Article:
Finally, about to load a glaze firing

Unbelievable. I am finally about to run a glaze load or two. It’s been nearly a month since I did the bisque firing. Where did the time go?

VPM-9 Guts Getting Cleaned

VPM-9 Guts Getting Cleaned

Well, there was Pug Day. I had some friends over to run their scraps through the pug mill. We started about 9:30am, and I closed the studio door about 8:30pm. We estimated that we milled between 400-500lbs during the day. I had to take apart and clean the pug mill three times total. Once the day before, once when we switched from ∆6 stoneware to ∆04-06 clay, and finally when we finished. I now feel completely comfortable taking apart and cleaning a Peter Pugger VPM-9. Not sure I could do it blindfolded, but I did learn some tricks. And I have to add, the Peter Pugger worked solid, all day and turned out a lot of very nicely pugged clay. Should have photos from some of the participants soon. Initial reports on the clay have been very positive.

That took a big chunk out of the month. I finally got back in to the studio to glaze yesterday and again this evening. I forgot I had to finish mixing a nice “Mary’s Blue” glaze. I had started the mix back in June, and never got around to running through a sieve or hydrating it to the right specific gravity. So, first I screened it, using a nice 60 mesh sieve. Then I adjusted the water until I had about 1.47 specific gravity. In the past, I used a homemade float hygrometer, which was basically a plastic bottle with a 3 oz. fishing weight in it, and Sharpie markings for “working great” mixes of my favorites. That was ok for a while, then I started using a beaker and weighed 100ml of glaze. That was a mess and took some time to get the 100ml just right. It’s very accurate if the volume is correct, but it’s not quick. The most recent approach is a 100ml syringe. I found the 100g mark for water, then drew the same amount of glaze and weighed it. I found I had 147.6g of glaze. So, I checked with my hygrometer and beaker methods and was very pleased to find it confirmed. While I wouldn’t say I have a very scientific approach, I think it is close enough to make functional mixing decisions and adjustments. I found the syringe on Amazon for about $5.00 – I think it was a good buy. We’ll see how long it holds up.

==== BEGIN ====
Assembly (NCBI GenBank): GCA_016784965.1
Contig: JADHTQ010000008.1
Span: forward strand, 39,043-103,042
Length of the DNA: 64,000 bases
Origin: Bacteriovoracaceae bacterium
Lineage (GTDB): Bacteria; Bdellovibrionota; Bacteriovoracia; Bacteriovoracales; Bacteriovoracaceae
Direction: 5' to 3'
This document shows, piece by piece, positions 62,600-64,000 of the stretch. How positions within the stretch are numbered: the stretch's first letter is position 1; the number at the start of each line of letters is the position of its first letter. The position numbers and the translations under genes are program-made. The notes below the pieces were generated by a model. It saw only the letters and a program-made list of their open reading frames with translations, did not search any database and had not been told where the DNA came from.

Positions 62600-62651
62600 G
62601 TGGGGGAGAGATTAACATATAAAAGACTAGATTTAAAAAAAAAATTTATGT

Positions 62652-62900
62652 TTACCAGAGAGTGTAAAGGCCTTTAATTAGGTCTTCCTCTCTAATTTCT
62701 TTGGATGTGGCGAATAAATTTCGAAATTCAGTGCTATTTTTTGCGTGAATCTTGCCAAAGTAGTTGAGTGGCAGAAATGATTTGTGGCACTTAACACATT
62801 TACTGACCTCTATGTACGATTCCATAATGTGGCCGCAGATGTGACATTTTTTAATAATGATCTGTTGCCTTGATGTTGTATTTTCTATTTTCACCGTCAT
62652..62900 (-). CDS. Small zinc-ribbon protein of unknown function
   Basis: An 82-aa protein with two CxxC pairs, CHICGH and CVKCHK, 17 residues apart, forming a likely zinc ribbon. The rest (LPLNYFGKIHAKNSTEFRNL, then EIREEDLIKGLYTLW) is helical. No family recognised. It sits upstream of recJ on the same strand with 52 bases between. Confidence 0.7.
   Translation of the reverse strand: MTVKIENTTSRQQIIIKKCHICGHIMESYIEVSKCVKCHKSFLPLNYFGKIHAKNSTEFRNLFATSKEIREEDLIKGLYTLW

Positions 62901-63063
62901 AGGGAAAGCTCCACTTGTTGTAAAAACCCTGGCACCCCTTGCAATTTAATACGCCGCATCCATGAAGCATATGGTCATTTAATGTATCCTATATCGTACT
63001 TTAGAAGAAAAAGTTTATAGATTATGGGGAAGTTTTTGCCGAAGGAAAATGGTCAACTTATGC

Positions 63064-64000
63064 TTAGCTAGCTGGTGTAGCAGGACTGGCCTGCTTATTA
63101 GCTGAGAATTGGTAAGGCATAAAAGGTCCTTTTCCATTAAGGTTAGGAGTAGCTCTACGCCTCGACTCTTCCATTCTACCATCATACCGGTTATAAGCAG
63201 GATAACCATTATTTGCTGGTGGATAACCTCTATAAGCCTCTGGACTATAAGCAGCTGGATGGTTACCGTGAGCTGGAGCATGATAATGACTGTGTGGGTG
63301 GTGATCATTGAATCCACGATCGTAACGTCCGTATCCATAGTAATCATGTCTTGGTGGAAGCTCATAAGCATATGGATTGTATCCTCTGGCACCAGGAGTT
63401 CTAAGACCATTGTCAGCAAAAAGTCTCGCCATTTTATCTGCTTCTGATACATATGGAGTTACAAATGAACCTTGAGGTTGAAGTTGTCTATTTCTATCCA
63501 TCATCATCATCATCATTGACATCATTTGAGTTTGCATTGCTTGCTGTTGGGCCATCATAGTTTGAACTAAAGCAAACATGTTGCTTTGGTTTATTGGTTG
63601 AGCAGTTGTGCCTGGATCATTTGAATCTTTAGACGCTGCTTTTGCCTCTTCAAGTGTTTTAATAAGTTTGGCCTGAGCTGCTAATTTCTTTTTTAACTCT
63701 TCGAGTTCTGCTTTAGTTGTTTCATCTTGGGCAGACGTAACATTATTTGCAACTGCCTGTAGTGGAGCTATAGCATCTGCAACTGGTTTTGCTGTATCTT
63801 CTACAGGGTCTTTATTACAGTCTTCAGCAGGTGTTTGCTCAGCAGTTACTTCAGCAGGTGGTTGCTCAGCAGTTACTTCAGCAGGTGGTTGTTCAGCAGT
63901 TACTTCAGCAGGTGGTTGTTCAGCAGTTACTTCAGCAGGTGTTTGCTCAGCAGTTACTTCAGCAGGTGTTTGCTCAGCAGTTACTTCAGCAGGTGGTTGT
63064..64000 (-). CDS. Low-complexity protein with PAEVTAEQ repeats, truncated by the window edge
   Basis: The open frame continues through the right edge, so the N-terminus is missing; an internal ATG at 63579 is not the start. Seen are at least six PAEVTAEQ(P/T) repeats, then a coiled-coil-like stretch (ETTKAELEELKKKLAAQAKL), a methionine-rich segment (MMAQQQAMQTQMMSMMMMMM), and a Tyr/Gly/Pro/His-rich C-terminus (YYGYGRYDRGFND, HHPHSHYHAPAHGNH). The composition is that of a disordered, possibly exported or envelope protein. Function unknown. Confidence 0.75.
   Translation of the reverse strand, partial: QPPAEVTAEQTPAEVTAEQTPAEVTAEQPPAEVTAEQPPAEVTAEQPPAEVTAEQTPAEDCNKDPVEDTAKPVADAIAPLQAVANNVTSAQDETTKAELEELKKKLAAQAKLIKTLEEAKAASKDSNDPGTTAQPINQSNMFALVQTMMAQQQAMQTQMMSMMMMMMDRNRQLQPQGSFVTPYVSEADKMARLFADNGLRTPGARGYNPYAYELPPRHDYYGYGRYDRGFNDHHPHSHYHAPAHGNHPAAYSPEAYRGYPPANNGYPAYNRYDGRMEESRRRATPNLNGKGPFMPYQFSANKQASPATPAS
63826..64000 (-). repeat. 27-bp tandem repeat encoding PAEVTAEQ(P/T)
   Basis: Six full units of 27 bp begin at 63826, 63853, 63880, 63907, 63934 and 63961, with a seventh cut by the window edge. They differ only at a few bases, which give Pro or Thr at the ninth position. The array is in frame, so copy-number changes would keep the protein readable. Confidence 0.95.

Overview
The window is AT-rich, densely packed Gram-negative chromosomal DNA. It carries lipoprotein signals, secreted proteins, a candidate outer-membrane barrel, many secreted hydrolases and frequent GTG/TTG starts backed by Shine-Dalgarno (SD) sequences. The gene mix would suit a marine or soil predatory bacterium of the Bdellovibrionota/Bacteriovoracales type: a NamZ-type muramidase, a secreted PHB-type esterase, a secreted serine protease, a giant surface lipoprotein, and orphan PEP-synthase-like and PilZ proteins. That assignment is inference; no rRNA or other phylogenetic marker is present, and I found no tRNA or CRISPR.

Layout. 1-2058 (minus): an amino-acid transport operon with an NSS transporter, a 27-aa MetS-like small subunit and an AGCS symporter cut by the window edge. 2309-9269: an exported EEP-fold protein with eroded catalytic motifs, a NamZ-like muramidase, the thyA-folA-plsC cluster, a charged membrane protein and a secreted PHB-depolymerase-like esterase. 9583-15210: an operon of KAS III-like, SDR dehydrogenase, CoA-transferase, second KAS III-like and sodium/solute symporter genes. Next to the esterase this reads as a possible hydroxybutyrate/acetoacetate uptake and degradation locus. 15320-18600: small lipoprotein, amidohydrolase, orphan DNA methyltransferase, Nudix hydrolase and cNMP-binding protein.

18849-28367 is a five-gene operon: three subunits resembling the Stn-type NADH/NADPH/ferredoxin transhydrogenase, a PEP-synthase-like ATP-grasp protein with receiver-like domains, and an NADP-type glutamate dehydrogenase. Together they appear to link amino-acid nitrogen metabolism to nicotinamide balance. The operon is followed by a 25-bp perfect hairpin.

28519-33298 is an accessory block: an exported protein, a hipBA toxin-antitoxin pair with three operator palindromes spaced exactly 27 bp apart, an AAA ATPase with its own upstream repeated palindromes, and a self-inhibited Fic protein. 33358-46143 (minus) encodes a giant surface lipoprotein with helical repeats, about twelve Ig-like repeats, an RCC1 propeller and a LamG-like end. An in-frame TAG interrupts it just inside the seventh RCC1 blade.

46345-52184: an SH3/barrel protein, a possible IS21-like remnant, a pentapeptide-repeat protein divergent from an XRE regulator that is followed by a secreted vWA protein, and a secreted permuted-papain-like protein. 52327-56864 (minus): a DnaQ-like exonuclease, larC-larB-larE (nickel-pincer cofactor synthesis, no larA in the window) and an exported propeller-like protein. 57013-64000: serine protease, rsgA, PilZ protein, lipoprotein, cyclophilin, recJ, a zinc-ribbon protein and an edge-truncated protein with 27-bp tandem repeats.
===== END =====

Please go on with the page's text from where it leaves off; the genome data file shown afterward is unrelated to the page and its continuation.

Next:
In this batch of pottery are a few pieces I’m planning to submit for the “Japanesque” show at the Overland Gallery, and a few candidates for a submission to the NC Pottery Center’s annual auction. It’s fun having work in the process for which a destination is already in mind. There are a few requests in this batch, too, including a set of bowls for some disc golf friends.

And I’ve done a couple more block prints at home in my spare time. I think I also worked out a couple approaches to try printing on clay. More on that later.

So, that’s about it for July. I hope you’re having a good summer and have lots of great pottery to show for it. Cheers


4 thoughts on “Finally, about to load a glaze firing

  1. Joel, I do enjoy reading about all your clay adventures. What are the tricks you discovered about cleaning the pugmil? I had a rough time when I tried to clean the darn thing… I like silk screening on the clay with a fine mess screen so much fun. Look forward to seeing your wares in the near future.

    • Thanks Connie. The biggest trick is to put a hole in the clay in the pug end to make removing the casing easier. I put a wooden spoon handle through, then scoop out as much clay as I can. Then, I found a blue kinda-rectangular Sherrill Mud Tools rib makes the perfect scraper for cleaning out the casing, and cleaning off the mixing blades. I also used a scrubby sponge on the blades. Also, having a couple bit of wood to hold the back end of the mill at the right height when removing and replacing the casing is a big help. That about covered it. I should note also that the rib and spoon got nicked up a bit, so don’t use your favorites for this. I think by the time I cleaned it the last time, I had the process down to about 40 minutes.

      • I guess I will have to get brave in the future. What scared me was when I put everything back together, put clay it and started to mix the clay it made a popping noise. It only did it once and things have been moving along every since. Thanks for the tips…

      • Not sure about the popping noise. Did it come from the section with the clay or from the motor end? We had one distressing noise. That turned out to be a small bit of gravel in the clay. It didn’t damage the mixer, but did put a little scratch in the casing – nothing serious.

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